1. Page Title.
  2. Page meta robots tag.
  3. Page age.
  4. Page freshness. (Frequency of edits and % of page effected ‘changed’ by page edits).
  5. Content duplication on page and in conjunction to other pages in the site. (internal duplicate content)
  6. Page content reading level.
  7. Page load time.
  8. Page authority: how many external links pointing in to specific individual pages.
  9. Page external popularity: how many external links it has relevant to other pages of this site.

Keyword Usage

  1. Keywords in the title of a page.
  2. Keywords in the beginning of a page title.
  3. Keywords in ALT Tags.
  4. Keywords in external anchor text link tags.
  5. Keywords in internal anchor text link tags.
  6. Keywords in the anchor text of outbound links.
  7. Keywords in bold and italic text.
  8. Keywords in the beginning of body text.
  9. Keywords in overall body text.
  10. Keyword synonyms relating to page content keywords
  11. Keywords in file names (.html .bmp .jpg .gif .etc).
  12. Keywords in URL names.
  13. Randomness use of keywords in relevancy to site content.
  14. Use and abuse of keywords.

Outbound Links

  1. Number of outbound links per page.
  2. Number of outbound links per domain.
  3. Quality of pages the site links in to.
  4. Relevancy of outbound links.
  5. Links to bad neighborhoods.
  6. Links to 404 pages
  7. Links to SEO Agencies.
  8. Hot linked images to external sites.
  9. Hot linked images to internal site pages.

Back Link Profile

  1. Relevancy of sites linking in.
  2. Relevancy of sites linking in to specific pages.
  3. Quality of sites linking in.
  4. Quality of Site pages linking in to specific pages.
  5. Back links within networks of sites.
  6. Co-citations (which sites have similar back link sources).
  7. Link profile diversity:
    • Anchor text
    • IP
    • TDL’s
    • Geography
    • Types of sites linking in (Directories, blogs, etc.)
    • Link placements and types (anchor text vs. link images)
  8. Authority links (WSJ, EDU’s, GOV)
  9. Reciprocal link ratio.
  10. Social Media links.
  11. Backlink trends and patterns
  12. Wiki and DMOZ citations and links; age.
  13. Historical backlink profile.
  14. Social bookmarking links; age.

Separate Backlink Factors

  1. Authority of TDL’s (.com vs .edu vs. .gov)
  2. Authority of domain linking in.
  3. Authority of page linking in.
  4. Anchor of link.
  5. Location of link (content body in text vs footer).
  6. Title attribute.

Visitor Profile

  1. Number of visitors.
  2. Demographic of visitors.
  3. Bounce rate.
  4. Return ratio.
  5. Visitor trends and patterns.
  6. How often certain results are clicked vs. others.

Penalties, Filters and Manipulation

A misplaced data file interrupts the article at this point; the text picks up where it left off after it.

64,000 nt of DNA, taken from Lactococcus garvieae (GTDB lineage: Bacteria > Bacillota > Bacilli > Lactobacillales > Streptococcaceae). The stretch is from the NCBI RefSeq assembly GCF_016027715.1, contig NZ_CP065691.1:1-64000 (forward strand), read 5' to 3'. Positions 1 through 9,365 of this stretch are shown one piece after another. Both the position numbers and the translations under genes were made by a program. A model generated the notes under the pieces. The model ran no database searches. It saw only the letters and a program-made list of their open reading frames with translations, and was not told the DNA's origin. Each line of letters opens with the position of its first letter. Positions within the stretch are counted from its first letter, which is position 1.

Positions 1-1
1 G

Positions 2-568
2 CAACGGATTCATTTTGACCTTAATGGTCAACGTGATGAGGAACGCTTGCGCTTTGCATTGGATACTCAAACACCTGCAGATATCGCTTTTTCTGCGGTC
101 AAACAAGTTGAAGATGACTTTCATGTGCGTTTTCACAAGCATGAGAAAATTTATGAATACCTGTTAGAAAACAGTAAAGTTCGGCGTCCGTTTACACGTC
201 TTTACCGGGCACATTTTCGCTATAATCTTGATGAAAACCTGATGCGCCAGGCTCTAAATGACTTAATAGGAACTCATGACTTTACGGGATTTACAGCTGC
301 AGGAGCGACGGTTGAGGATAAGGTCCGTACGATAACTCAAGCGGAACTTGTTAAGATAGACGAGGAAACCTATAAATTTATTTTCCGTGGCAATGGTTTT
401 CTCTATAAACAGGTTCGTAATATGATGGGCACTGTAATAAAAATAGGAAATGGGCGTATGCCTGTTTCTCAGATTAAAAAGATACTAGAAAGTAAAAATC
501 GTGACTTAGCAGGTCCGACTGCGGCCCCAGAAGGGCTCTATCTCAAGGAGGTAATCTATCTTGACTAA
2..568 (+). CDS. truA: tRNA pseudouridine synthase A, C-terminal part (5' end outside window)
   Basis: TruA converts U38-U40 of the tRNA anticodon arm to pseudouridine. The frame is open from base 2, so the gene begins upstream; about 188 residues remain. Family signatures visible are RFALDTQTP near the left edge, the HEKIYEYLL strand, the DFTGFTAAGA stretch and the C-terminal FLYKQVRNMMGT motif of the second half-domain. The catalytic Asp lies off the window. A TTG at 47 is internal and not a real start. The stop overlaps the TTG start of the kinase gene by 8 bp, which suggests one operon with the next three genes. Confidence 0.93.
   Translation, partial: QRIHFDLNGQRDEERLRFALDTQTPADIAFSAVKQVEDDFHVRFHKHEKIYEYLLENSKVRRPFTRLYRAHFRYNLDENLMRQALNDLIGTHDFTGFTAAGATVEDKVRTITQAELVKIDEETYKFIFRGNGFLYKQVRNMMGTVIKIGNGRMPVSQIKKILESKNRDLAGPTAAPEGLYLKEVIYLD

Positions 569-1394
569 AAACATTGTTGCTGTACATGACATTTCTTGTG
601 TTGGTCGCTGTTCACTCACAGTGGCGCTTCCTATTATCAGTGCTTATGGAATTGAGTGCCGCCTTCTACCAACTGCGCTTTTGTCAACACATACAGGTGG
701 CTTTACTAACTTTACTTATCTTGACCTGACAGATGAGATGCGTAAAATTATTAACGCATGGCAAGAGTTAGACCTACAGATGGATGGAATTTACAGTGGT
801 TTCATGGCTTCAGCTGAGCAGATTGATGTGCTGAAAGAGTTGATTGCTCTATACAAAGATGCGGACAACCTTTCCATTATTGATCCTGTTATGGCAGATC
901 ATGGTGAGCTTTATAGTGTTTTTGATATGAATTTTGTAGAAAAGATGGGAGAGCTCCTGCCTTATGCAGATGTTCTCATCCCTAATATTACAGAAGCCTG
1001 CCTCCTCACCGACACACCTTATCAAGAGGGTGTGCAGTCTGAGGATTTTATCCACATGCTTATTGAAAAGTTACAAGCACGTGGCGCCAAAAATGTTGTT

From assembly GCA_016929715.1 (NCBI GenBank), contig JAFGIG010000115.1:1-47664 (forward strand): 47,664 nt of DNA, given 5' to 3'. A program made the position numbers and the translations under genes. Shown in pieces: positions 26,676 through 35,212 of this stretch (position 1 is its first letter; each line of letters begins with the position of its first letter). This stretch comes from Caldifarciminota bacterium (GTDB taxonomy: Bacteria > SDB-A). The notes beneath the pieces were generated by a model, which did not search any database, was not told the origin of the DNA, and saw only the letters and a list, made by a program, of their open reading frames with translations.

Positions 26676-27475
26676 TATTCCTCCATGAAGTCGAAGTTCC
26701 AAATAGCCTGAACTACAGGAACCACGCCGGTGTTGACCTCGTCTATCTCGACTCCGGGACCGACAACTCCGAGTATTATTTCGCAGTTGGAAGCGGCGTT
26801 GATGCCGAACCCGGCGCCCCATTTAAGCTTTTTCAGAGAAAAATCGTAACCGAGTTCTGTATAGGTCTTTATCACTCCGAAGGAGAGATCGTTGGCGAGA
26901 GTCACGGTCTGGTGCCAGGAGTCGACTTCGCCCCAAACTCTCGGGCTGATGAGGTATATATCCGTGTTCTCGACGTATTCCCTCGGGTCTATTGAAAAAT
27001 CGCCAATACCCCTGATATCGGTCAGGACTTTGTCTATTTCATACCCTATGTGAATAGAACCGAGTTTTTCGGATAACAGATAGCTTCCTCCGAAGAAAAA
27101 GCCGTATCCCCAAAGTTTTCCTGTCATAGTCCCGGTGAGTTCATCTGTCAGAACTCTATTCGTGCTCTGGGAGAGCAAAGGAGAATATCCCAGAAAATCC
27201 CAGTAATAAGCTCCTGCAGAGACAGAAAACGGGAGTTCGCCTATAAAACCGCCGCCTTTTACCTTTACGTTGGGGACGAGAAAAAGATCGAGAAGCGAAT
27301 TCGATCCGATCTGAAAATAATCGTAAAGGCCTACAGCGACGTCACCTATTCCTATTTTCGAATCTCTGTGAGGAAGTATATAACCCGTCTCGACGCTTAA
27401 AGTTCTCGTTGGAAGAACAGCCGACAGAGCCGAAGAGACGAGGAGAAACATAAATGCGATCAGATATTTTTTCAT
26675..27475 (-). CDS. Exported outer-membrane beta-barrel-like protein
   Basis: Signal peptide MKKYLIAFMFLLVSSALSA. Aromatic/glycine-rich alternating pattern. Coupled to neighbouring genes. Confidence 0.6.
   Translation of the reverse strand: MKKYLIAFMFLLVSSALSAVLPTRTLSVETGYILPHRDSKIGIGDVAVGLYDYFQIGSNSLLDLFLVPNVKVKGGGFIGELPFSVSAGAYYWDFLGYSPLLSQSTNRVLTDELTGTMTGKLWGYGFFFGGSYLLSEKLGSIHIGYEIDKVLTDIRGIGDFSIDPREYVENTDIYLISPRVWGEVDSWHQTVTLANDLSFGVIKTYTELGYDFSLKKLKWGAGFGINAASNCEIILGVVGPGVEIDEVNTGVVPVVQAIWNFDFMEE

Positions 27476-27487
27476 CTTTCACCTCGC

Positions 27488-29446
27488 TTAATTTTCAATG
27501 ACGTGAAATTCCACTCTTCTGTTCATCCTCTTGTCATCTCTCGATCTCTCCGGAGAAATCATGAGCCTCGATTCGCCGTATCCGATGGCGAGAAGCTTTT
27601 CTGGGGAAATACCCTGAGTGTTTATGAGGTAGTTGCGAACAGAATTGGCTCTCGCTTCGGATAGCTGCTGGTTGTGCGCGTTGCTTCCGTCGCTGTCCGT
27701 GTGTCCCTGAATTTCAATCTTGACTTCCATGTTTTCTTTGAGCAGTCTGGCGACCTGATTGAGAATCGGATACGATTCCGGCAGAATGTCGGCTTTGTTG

1. Keyword over usage.
  2. Paid link flag.
  3. Link seller flag.
  4. Spam records.
  5. Cloaking.
  6. Hidden text.
  7. Duplicate content.
  8. History for domain.
  9. History for owner.
  10. Hacker attack records.
  11. 301 flags: double re-directs/re-direct loops, or re-directs ending in 404 error.

Misc. Additional Factors

  1. Domain registration with Google Webmaster Tools.
  2. Domain notice in news sites.
  3. Domain notice in Blog search, other serach sites (search.twitter.com etc.).
  4. Domain notice in AdWords / AdCenter.
  5. Domain notice in Analytics.
  6. Business name / brand name external mentions.
More so, these are factors that I, along with others, have speculated on and tested as to their validity toward ranking a website

3 Responses to What Makes a Site Rank in Search Engines?

  1. Thanks for the great advice! I was immediately able to implement the GEO Target recommendation!
    I do need to investigate it my Joomla 301 redirect component is accurately passing the search engine value to my redirected link.

    Have you leveraged Hubspot’s Websiter Grader tools?

    Andy

    Andy Makar | May 7, 2010at 10:36 am

  2. To an extent Andy however over the past years I have found many other resources that help me grade, or determine what needs to happen to help a website along in rankings. It’s no secret that I am big on links, links and more links to your site. You have a great opportunity to seek out some really good EDU and .GOV links, I suggest you spend some time there – they will pay back huge dividends!

    Dwight Zahringer | May 7, 2010at 3:16 pm

  3. Hey there exceptional website! Does running a blog similar to this take a great deal of work?
    I’ve very little understanding of programming however I had been hoping to start my own blog in the near future. Anyways, if you have any recommendations or techniques for new blog owners please share. I understand this is off topic however I just had to ask. Appreciate it!

    meeting room | July 30, 2013at 10:33 am